Roses are Red, Viola is Blue
Viola de Lesseps has the 16th Century equivalent of #firstworldproblems. She can't find love because men only see her money. And she can't be an actor because women aren't allowed on the stage. What's a girl to do? Why, complain to her Nurse who feeds her, dresses her, and practically brushes her teeth for her. That's what.
Things start looking up for Viola when she meets Will Shakespeare. Not only is he a hot guy to love, but he's also a poet and a playwright. For Viola, it's the best of both worlds.
Like many young women raised in restrictive households, Viola wants to rebel. She rebels against her parents—and society at large—by dressing as a man and acting in one of Shakespeare's plays. And she rebels against her arranged engagement to Lord Wessex by having an affair with Shakespeare. She wants "Love like there has never been in a play," and with Shakespeare she gets that and a really great play on top of it. And she gets to be a woman in bed with Will and a man on stage.
It's the best of both worlds.
And the Award for Best Actor Goes To…
Viola is a great actor on many levels. She has to pass as a man, which she does—at least in the context of the movie, even if, to us, she looks like Gwyneth with a goatee. And as Thomas Kent, she must perform as Romeo.
The reason Viola's so good at Romeo is because it's her romance with Will being lightly fictionalized for the stage. The balcony scene is a variation on her chat with Will on her own balcony. The tragic ending to Romeo and Juliet's relationship is Will's pain at being separated from Viola translated onto the page.
But what makes Viola-as-Thomas's performance so amazing is the gender reversal. Viola isn't playing Juliet (at least not until the end.) She is playing Romeo. It's all about Romeo's pain, not Juliet's, as it is written by a man. But with the gender reversal, Viola gets to make Romeo's pain her own.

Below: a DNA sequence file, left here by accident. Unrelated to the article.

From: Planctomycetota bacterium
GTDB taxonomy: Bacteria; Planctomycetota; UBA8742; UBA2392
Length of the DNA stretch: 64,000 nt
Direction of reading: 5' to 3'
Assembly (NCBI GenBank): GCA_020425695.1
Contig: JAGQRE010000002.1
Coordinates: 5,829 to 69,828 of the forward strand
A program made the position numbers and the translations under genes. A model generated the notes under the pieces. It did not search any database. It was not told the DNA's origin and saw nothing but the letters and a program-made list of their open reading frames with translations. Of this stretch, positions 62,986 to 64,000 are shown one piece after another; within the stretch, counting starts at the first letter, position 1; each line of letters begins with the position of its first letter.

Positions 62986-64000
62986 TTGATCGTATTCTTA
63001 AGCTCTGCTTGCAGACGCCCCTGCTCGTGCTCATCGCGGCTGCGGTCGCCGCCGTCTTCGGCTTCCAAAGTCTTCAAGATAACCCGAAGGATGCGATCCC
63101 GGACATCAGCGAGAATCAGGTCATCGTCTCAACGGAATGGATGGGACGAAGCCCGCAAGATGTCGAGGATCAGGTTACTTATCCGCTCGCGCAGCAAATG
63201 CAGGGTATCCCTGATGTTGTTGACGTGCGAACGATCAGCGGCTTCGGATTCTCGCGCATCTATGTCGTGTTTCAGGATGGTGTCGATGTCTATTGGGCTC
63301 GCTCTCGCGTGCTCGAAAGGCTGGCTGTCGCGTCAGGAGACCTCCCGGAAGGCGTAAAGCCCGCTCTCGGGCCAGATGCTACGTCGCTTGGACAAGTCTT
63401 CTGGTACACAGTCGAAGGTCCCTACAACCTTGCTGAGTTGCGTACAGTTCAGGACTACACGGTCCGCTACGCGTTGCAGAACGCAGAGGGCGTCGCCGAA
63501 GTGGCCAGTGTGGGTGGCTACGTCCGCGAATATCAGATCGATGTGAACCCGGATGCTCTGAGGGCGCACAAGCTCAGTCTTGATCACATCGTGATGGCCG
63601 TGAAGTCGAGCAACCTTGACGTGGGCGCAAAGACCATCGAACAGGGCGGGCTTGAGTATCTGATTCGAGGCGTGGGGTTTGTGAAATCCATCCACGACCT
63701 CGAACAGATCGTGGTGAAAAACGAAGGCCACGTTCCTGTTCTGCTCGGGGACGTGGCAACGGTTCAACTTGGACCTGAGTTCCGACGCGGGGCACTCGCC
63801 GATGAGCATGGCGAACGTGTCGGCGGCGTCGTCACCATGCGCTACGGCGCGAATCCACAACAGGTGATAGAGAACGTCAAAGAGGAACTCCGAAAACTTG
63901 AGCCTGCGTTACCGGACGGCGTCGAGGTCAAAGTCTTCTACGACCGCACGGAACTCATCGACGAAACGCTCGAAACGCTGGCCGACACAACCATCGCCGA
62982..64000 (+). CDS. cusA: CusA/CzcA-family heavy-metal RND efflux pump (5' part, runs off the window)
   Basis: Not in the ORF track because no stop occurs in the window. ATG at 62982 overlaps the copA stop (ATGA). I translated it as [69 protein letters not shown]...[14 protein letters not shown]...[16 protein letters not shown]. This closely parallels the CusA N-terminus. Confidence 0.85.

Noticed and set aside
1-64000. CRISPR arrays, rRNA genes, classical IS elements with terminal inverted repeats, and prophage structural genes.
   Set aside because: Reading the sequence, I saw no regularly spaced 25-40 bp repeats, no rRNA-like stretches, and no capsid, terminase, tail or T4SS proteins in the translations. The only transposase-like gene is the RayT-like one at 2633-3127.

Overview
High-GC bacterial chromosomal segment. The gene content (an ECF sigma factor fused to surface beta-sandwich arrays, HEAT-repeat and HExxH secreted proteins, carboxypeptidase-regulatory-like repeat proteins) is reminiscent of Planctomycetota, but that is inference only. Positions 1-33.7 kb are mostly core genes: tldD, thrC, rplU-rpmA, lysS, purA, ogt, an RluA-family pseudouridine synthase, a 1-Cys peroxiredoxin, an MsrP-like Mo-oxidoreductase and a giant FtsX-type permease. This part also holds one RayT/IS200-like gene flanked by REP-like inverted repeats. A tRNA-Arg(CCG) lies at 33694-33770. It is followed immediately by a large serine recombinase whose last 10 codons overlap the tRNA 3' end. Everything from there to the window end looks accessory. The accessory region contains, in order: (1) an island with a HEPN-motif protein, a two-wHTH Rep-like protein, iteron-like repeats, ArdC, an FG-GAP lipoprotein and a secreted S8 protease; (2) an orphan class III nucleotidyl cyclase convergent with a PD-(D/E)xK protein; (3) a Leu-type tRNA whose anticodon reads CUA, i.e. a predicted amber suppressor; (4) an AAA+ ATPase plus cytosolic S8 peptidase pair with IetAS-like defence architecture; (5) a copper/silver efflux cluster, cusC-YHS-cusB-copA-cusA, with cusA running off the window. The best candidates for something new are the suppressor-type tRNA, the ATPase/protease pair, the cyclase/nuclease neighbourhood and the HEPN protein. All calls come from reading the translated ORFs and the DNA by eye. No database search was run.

Also, she lets her own emotions loose on stage, wowing the crowd. After all, she's reading words that Will wrote about her. "But soft, what light through yonder window breaks? It is the east and Juliet is the sun!" No, it's Viola who is the sun.
With the role reversal, it's like Viola is pretending to be Shakespeare in love with herself. And there's another layer of irony in the gender reversal: the more passionate Viola and Will's lovemaking becomes, the more masculine Viola's alter ego, Thomas Kent, becomes on stage. After having sex, Thomas's voice is huskier and his acting more forceful. After being with a man, Viola better knows how to act like one.
Viola describes her forbidden romance with Will as "a stolen season." She's just as poetic as he is. Maybe in the Virginia colony she can write poetry, instead of just being a reluctant wife to greasy Lord Wessex.
Sadly, although Shakespeare transforms tragedy into Tragedy—and begins a legendary career—Viola's shipped off to the New World. with a man she doesn't want to marry. She's the victim of simply being a woman in a male-dominated society. It's almost like she is dying, like Juliet, except that Will, her Romeo, chooses to live instead.
But before she dies, metaphorically, at least she gets to experience two true loves—a love for Will, and a love for acting.